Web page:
Baltimore officials are expanding the city’s speed and red light camera system — nearly doubling the size of the program as it sends out millions of dollars in fines.
Department of Transportation officials said Friday they are adding 44 cameras across Baltimore to the existing fleet of 56, bringing the total number of traffic cameras in the city to 100. The additions will include 19 speed cameras, 19 red light cameras and six cameras designed to catch large trucks traveling on roads where they are not allowed.
“We’re relatively doubling our number of cameras,” said Robert Liberati, director of the city’s speed and red light camera system. “We receive numerous requests for cameras. It’s really about cutting down on reckless and negligent driving.”
City Councilwoman Mary Pat Clarke said she is among those who have requested an expansion of the camera system. She said she notices cars speeding by Barclay Elementary/Middle School where hundreds of students cross the street.
“People speed down there like it’s a speedway,” she said. “I’ve got a couple schools that have been desperate for a camera. The more, the merrier as far as I’m concerned. I don’t have a neighborhood in my district that’s not complaining to me about speeding.”
With the expansion, the system is beginning to approach the size of Baltimore’s former speed and red light camera system, which was shut down in 2013 amid accuracy concerns. At its height, the previous system had more than 160 cameras and generated nearly $20 million in revenue annually. During that time, police officers were asked to review and approve as many as five or six speed camera citations per minute.
Since they were reinstated in August, Baltimore’s speed cameras have issued nearly $8 million in fines — from 196,500 tickets costing violators $40 each. The red light cameras have issued about $4 million in fines — from 55,000 citations costing drivers $75 each.
The fines are outpacing the revenue Baltimore Mayor Catherine Pugh anticipated when she announced her plan to revive the traffic cameras. Her budget included a projection of $8 million in citations from the cameras for the first year.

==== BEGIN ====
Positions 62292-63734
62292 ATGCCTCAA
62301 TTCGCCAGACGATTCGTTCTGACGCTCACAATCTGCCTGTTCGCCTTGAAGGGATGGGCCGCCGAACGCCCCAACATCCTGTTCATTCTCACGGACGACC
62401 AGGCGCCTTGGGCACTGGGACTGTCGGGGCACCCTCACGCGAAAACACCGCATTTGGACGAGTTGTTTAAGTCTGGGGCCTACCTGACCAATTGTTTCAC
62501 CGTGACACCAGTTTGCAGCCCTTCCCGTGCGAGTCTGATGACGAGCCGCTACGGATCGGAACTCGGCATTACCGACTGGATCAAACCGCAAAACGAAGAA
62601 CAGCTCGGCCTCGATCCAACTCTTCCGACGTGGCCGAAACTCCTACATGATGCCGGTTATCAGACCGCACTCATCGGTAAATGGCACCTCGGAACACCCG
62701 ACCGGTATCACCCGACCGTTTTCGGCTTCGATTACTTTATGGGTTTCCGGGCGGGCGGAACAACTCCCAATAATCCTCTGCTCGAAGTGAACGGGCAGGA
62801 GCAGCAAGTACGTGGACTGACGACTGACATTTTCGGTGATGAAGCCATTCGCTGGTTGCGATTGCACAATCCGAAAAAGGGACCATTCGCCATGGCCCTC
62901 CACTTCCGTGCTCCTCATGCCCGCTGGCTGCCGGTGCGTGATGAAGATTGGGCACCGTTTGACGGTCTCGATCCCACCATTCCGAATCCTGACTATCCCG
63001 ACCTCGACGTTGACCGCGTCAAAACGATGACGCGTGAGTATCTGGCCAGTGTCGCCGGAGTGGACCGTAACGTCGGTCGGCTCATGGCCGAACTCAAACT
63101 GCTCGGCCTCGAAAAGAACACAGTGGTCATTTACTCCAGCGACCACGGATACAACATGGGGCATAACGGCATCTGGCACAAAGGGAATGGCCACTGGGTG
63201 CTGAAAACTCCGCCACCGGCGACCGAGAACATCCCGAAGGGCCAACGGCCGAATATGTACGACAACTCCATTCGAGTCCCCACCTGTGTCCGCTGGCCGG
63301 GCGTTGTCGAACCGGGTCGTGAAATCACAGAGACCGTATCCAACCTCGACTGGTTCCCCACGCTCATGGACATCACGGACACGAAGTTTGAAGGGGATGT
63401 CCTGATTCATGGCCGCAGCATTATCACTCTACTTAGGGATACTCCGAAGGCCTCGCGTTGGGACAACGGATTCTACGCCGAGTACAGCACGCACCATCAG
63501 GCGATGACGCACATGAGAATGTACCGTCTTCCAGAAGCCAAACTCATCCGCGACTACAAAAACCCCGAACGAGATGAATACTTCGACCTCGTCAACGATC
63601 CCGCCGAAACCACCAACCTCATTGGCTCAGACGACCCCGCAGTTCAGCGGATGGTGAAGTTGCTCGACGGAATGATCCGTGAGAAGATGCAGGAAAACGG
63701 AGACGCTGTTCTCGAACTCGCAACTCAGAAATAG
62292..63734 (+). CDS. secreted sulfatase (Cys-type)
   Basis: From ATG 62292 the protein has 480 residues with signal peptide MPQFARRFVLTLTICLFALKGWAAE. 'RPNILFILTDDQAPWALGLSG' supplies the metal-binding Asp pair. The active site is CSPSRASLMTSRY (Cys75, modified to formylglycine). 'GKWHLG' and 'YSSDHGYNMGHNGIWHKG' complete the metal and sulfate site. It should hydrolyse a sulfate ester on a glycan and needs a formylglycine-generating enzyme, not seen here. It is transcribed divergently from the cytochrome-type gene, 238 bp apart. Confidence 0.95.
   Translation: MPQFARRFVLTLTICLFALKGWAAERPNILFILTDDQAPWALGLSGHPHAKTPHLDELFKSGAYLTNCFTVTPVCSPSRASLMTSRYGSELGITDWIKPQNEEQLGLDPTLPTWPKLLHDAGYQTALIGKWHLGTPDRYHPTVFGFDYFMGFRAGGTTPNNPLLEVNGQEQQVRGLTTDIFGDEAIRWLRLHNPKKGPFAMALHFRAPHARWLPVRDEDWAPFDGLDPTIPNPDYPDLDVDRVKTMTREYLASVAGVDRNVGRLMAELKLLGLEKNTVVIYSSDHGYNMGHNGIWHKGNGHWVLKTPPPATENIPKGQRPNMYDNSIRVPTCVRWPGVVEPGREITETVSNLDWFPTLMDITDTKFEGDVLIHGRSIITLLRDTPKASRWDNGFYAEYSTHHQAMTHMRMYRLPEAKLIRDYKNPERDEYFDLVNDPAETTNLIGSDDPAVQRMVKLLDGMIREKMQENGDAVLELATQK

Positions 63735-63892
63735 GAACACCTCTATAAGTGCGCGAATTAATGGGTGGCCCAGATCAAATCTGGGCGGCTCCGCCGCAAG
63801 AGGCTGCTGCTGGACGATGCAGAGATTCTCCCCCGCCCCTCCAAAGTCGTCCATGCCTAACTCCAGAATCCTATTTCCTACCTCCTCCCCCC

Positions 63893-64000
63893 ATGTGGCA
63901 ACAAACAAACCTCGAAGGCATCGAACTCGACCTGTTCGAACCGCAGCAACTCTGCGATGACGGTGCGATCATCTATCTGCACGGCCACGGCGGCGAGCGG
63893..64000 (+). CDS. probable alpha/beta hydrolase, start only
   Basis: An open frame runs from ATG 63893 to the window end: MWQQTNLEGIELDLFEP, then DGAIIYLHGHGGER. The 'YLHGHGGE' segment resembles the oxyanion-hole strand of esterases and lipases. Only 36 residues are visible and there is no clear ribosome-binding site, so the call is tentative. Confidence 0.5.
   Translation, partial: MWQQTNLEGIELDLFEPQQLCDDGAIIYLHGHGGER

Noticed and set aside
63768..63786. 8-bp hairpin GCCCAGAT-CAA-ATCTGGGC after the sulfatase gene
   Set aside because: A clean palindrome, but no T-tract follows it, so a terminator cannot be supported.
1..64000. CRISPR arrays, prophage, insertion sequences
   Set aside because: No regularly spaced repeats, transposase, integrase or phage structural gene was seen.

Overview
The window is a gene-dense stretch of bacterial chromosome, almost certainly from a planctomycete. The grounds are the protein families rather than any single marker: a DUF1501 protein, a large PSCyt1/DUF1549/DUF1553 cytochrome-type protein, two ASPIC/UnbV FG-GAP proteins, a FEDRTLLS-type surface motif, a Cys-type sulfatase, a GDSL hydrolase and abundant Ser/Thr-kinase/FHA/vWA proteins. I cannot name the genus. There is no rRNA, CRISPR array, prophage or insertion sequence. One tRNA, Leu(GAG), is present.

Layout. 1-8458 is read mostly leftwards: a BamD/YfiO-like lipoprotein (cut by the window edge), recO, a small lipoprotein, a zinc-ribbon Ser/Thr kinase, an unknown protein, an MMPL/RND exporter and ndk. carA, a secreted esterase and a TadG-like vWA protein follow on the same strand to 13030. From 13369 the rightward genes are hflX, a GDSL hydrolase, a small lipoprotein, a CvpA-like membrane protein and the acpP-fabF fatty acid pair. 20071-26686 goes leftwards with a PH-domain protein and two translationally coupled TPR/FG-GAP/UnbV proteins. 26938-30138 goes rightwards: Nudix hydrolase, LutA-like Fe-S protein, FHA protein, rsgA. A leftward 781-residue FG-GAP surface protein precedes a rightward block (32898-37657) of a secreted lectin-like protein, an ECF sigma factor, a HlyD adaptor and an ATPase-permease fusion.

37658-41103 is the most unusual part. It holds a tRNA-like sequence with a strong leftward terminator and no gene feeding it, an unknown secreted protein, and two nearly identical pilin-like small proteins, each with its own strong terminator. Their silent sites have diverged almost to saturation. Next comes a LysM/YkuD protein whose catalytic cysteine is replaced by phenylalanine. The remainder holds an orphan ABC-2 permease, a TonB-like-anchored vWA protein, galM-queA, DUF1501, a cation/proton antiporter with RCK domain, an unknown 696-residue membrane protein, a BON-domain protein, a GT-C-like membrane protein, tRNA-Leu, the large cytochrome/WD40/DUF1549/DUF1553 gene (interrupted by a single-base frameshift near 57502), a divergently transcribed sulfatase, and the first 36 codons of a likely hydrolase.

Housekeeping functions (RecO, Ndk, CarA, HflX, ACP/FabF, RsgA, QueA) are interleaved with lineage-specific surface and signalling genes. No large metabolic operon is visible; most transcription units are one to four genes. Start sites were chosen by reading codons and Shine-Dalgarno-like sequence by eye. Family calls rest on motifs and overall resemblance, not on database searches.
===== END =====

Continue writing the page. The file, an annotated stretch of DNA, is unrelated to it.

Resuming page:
The Baltimore Sun investigated the city’s speed camera system in 2012 and reported that the cameras were erroneously issuing tickets, leading to the multi-year shutdown.
The General Assembly passed new regulations, and city officials have pledged greater oversight.
New vendor American Traffic Solutions now has a $5.4 million contract with the city to operate the speed cameras. Conduent Inc. is being paid $4.2 million to run the red light camera system.
Baltimore transportation director Michelle Pourciau once worked for American Traffic Solutions, which was awarded the speed camera contract prior to her hiring. She previously managed Washington’s traffic camera system.
City Councilman Kristerfer Burnett, who represents southwest Baltimore, said he wants to make sure the system is supervised properly so more problems don't arise.
He said he frequently gets requests for the cameras from constituents.
“I get a number of emails and requests from community groups who are concerned about speeding,” he said. “We of course need to make sure there’s proper oversight of the program and that it’s issuing accurate tickets every time. It’s definitely been a popular program in my district.”
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Speed cameras may give out tickets only to motorists who exceed the posted speed limit by at least 12 miles per hour. In Baltimore, they may operate only in school zones, from Monday through Friday between 6 a.m. and 8 p.m.
When Baltimore turns on a new set of speed cameras on Monday, it will operate under new laws that officials say will make the system more reliable and less prone to errors than an old one that had to be shut down.
The cameras monitoring commercial vehicles give out warnings on a first offense to trucks that drive on roads where they are prohibited, followed by a $125 fine on a second offense and a $250 fine thereafter.